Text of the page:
A: King Fahd (of Saudi Arabia) called about 5 a.m. He said "Have you heard what happened? . . . Can you reach Saddam and tell him to stop? Tell him to get back to the disputed area and stay there." Fahd was strong in his language, not only about the Iraqi move but also about the Kuwaiti leadership (for) their intransigence. After Saddam said, "We had to go in," I told him it was serious. He said, "Please, you know us very well. You know the best way to deal with us is neither through threats nor intimidation . . . . We are committed to withdrawal from Kuwait . . . . It will begin in the next few days and end up in a period of weeks and we are ready for a dialogue."
I told Mubarak to please let no resolution (of condemnation) come up at the meeting (of Arab foreign ministers on Aug. 3). I went to Baghdad . . . got a date for withdrawal (Aug. 5) . . . . I landed here and had the media waiting for me. I said I'd achieved a breakthrough . . . . Then I (got) a call from our foreign minister in Cairo . . . . (He said:) "Unfortunately, Mubarak himself had been telling this statement against Iraq and furthermore the Arab League is about to pass a resolution condemning Iraq."
Q: This has been called the first American-Arab war--but that term implies racism. How do you see this?
A: I believe it is most unfortunate that this has happened, and I believe it will leave a very bitter taste that is going to be there for a long time . . . . People of great responsibility in the Arab World have allowed this to happen . . . . Relations should be based on mutual respect and the will and general desire to cooperate, (but) that hasn't been the case in the recent past.
Q: Some Americans fault you for not condemning Iraq's use of your air space for missile attacks on Israel. How do you respond to this?
A: In the first place, the missiles are not used in our air space or in any area that we can get at. Missiles are used above the normal air space . . . . They are well beyond our reach, but in the same way we have to make it clear to the Iraqis that they can't expect us to permit them to use their air force against Israel.
Q: What's Jordan's position on the occupation of Kuwait?
A: We were against the occupation of Kuwait and the annexation of Kuwait, just as we were against the occupations and annexations of the West Bank and Gaza, the Golan Heights, southern Lebanon--as we have been against the occupation of a part of Cyprus, as we've been against occupation of part of the Falklands. On principle, our side has never changed in any of these instances . . . . This is what the United Nations was intended to be . . . . The people of this region have to live together in peace . . . . That is not easily achievable by destroying a country, by further abuse . . . . We are very worried and concerned that we are entering an area of instability, general instability in the entire region . . . with regard to the people who permitted this to happen . . . . The destruction of the links and ties between Arab peoples that have lasted longer than the last span of leaders and hopefully will last way beyond this one.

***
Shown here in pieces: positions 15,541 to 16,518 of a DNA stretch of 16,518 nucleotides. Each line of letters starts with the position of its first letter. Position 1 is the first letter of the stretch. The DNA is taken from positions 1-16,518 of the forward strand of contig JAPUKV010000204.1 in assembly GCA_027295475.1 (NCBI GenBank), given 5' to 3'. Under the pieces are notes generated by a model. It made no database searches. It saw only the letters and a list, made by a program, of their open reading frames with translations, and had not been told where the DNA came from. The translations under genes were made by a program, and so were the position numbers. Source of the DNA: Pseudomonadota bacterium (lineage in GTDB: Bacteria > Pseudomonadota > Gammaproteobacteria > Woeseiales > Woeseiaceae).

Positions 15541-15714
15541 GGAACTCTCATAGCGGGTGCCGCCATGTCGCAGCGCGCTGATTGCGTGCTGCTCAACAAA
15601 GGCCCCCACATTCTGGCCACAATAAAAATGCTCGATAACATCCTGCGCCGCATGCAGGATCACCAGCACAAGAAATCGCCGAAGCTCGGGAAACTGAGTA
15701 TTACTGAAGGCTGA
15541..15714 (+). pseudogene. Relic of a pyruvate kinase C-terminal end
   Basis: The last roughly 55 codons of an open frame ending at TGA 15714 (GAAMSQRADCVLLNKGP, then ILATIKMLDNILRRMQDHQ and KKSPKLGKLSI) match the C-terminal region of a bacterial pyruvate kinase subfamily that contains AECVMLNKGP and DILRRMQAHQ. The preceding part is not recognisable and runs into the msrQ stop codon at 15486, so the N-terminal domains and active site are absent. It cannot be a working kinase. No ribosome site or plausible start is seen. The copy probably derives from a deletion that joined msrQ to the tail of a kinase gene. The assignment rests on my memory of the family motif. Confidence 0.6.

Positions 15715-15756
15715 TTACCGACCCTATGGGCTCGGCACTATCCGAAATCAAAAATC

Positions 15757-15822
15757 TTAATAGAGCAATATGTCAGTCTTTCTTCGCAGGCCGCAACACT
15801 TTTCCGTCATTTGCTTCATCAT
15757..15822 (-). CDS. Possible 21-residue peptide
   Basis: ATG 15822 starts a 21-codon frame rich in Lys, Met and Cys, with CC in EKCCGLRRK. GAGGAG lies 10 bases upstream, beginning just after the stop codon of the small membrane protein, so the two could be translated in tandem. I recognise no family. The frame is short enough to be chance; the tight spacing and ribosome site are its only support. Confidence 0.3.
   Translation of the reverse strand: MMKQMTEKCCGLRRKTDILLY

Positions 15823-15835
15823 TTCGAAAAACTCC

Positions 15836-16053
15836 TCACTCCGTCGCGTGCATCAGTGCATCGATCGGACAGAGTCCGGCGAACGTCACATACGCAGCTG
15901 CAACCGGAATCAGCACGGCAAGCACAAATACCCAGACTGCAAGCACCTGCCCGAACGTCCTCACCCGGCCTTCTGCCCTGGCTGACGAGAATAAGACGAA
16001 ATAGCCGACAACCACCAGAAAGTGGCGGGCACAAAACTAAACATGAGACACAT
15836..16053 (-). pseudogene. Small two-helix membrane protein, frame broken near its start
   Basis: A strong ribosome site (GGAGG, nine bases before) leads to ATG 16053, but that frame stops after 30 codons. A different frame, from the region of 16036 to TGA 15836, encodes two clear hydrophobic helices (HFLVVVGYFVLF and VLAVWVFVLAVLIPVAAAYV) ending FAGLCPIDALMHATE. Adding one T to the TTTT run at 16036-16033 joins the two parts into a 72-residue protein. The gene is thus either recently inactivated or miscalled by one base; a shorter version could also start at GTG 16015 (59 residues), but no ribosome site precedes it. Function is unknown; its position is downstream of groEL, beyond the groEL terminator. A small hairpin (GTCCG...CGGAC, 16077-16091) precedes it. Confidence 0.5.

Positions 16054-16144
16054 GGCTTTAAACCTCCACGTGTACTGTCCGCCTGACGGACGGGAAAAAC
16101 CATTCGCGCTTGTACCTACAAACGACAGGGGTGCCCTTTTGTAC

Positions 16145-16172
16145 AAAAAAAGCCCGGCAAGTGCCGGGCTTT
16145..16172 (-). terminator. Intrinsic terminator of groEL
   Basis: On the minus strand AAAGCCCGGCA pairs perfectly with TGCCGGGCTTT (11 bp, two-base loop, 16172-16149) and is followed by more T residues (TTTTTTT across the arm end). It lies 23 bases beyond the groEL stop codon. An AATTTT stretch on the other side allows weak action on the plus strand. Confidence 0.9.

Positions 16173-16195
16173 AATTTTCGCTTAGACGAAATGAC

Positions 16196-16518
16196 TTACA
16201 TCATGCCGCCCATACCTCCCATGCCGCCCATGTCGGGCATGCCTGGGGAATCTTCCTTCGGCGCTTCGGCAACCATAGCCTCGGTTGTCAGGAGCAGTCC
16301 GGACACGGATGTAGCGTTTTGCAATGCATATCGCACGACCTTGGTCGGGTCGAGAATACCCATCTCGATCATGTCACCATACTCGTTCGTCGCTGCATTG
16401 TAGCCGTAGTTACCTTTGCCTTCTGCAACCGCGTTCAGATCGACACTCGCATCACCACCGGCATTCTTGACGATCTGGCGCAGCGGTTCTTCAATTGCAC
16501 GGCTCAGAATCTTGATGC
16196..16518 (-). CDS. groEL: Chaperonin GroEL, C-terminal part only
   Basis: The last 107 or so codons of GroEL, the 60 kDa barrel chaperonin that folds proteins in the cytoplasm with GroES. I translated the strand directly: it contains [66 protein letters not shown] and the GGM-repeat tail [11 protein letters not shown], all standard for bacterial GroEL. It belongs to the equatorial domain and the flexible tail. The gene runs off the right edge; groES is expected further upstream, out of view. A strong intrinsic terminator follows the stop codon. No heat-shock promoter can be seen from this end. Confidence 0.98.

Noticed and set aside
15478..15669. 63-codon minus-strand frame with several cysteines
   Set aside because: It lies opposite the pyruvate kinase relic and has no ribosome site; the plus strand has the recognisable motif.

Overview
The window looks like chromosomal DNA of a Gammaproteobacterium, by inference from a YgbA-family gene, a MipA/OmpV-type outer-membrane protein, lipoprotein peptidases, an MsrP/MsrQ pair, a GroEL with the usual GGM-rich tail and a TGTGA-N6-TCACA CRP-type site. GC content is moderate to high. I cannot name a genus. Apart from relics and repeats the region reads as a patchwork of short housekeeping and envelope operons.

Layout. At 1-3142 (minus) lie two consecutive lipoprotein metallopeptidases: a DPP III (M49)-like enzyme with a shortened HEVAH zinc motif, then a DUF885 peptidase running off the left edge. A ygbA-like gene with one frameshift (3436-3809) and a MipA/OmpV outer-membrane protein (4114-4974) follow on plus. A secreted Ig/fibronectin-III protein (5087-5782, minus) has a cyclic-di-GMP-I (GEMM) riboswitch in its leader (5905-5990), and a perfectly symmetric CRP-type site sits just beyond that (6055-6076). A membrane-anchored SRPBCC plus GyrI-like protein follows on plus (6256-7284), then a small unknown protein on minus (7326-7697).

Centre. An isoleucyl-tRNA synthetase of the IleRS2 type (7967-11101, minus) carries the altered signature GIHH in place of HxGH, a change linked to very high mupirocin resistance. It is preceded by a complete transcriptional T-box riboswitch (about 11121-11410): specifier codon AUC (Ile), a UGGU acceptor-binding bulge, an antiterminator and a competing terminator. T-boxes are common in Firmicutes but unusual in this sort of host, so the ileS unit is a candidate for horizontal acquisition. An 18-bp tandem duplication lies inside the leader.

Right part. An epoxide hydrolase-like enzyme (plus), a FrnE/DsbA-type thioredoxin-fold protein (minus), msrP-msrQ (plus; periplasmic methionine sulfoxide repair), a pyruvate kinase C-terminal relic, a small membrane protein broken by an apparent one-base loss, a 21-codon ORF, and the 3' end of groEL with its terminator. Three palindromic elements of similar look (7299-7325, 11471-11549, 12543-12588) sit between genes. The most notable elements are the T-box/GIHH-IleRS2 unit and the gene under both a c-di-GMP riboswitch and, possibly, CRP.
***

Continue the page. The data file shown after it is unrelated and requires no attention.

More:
Q: Many Americans don't know of Daniel Ortega's role in the peace process. Could you assess his contributions over the past three months?
A: I met him at the nonaligned conference in Belgrade and found him to be genuinely concerned (about) peace in this region. He tried his utmost, together with so many other people from different parts of the world, including the United States . . . .
Q: You and Yasser Arafat have had an off-again, on-again relationship for years. Do you think he can emerge from this with the credibility to represent the Palestinian people at a Middle East peace conference?
A: Only the Palestinians can determine that . . . . I believe the Palestinians must be involved with the solving of the Palestinian-Israeli dimension of the problem . . . . The peace conference will involve all of the participants in the region . . . . I believe this will happen.
Q: Various Arab leaders have been defenders of the Palestinian cause at different times--Nasser, Assad, Saddam Hussein. What are the chances that after this war King Hussein of Jordan will emerge as the chief advocate for the Palestinians?
A: I feel that I always have been for them, sir.
Q: You and your associates continue to trust the United States right up to the last minute, even though, through all of your years, you had worries about conflicting U.S. motives in the Middle East?
A: Well, there may be doubts but you don't just stop there. Our friendship (with the United States) started in the 1950s . . . . We tried to do what was possible to influence events in a positive way. I think one of the basic problems, with regard to American policies, is an attempt at crisis management. What is lacking is . . . long-range policies to deal with problems.
Q: It seems clear that Jordan is being punished from pillar to post for its position, including the bombing of trucks on the Baghdad-to-Amman highway. This pressure may continue in the postwar period. Is the stand worth the sacrifice?
A: Well, the casualties (that) were sustained . . . the embargo, a state of siege that we have faced, is a social blow of obvious pain. (But) regarding the United States, the advice we have given and positions we have tried to adopt will eventually prove to be in the interests of the United States in the long term--and I hope to be associated with it.